London.crafts wiki - Differences between Version 7 and Version 6 of American To British Conversions

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American "single crochet" is British "double crochet", similarly American "double crochet" is British "triple crochet".

Crochet hook size conversion chart from Norns Needlework.

Knitting needles

Taken from the Tropical Knitter size conversion guide, reproduced here since that site often seems unreachable from here :(

British 14 13 12 11 10 9 8 7 6 5 4 3 2 1 0 00 000
Metric 2.00 2.25 2.50 3.00 3.25 3.50 3.75 4.00 4.50 5.00 5.50 6.00 6.50 7.00 7.50 8.00 8.50 9.00 10.00 12.00 15.00
USA 00 0 1 2 3 4 5 6 7 8 9 10 10.5 11 13 15 17 19

Yarn weights

Your guess is as good as mine. Here's a chart of average gauge for American terminology yarns, which at least puts them in order of weight: fingering, double knitting, sport weight, worsted weight, chunky, bulky. says:

Yarn comes in fine, medium and heavy. Fine is often referred to as 'fingering' or baby yarn. 'Sport' or 'jumper-weight' yarn is thicker than fingering.

Extra-fine yarns are used in lace-knitting. Some of these are spun as thin as a human hair. A shawl made of this wool might weigh only two ounces but contain 6,000 yards of yarn.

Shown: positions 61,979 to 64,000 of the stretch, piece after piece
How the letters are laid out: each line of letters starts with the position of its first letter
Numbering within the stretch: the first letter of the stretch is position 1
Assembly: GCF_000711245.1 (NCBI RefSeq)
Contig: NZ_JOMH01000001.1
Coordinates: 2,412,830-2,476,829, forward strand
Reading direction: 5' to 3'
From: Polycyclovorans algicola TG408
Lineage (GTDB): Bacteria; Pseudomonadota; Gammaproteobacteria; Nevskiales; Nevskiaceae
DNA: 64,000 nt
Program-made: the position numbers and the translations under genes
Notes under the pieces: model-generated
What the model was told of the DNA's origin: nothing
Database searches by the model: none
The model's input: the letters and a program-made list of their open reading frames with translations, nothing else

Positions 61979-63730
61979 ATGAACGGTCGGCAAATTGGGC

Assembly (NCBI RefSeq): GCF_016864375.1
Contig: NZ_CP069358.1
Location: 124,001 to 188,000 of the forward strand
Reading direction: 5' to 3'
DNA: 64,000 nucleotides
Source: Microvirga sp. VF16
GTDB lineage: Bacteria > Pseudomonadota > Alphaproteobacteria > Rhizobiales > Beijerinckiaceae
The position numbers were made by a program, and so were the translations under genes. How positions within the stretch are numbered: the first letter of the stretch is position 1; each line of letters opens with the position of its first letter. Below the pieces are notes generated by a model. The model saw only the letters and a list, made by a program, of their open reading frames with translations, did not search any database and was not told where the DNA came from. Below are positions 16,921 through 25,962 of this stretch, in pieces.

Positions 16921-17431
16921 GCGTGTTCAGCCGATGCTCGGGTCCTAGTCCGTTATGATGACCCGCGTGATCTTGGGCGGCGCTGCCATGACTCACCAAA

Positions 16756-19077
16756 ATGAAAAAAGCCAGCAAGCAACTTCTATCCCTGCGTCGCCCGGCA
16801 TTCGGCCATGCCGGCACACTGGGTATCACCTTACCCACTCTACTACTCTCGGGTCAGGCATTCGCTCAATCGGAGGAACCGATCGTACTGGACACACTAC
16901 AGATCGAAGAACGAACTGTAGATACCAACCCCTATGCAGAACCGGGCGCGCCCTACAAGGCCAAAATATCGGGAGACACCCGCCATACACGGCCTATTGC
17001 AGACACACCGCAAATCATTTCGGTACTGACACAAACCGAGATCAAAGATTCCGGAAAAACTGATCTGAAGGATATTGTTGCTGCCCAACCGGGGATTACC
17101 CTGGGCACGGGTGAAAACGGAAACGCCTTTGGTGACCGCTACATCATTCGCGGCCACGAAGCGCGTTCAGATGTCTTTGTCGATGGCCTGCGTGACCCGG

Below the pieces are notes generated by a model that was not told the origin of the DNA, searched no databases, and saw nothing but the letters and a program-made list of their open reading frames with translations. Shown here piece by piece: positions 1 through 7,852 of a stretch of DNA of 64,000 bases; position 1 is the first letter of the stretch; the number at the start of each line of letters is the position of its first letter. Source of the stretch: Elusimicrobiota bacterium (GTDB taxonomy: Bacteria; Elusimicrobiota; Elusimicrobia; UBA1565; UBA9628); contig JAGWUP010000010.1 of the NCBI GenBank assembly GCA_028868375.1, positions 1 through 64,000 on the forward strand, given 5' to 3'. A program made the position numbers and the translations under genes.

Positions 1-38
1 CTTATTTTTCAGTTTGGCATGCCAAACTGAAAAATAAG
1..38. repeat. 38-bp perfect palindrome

"Worsted" is the term used for what most people think of as sweater yarn but worsted is actually the term for a yarn whose fibers were combed before spinning. This sweater name is more properly called 'double-knitting' in England and 'Germantown' in America.

Heavy yarns are thick ones meant for large needles. Bulky and chunky are synonyms.

[Additional Note on above: To confuse matters more, "Germantown" in the US was a long-standing brand name for a WORSTED weight yarn, knitting at 20 stitches/10cm; NOT at 22 stitches/10cm as one would expect for a DK].

More on US vs. UK yarn weight names, including a rough range of gauges for each designation can be found at:

There are also a few historical British usages for knitting and crochet techniques and stitches included in the International Glossary of Knitting Terms:

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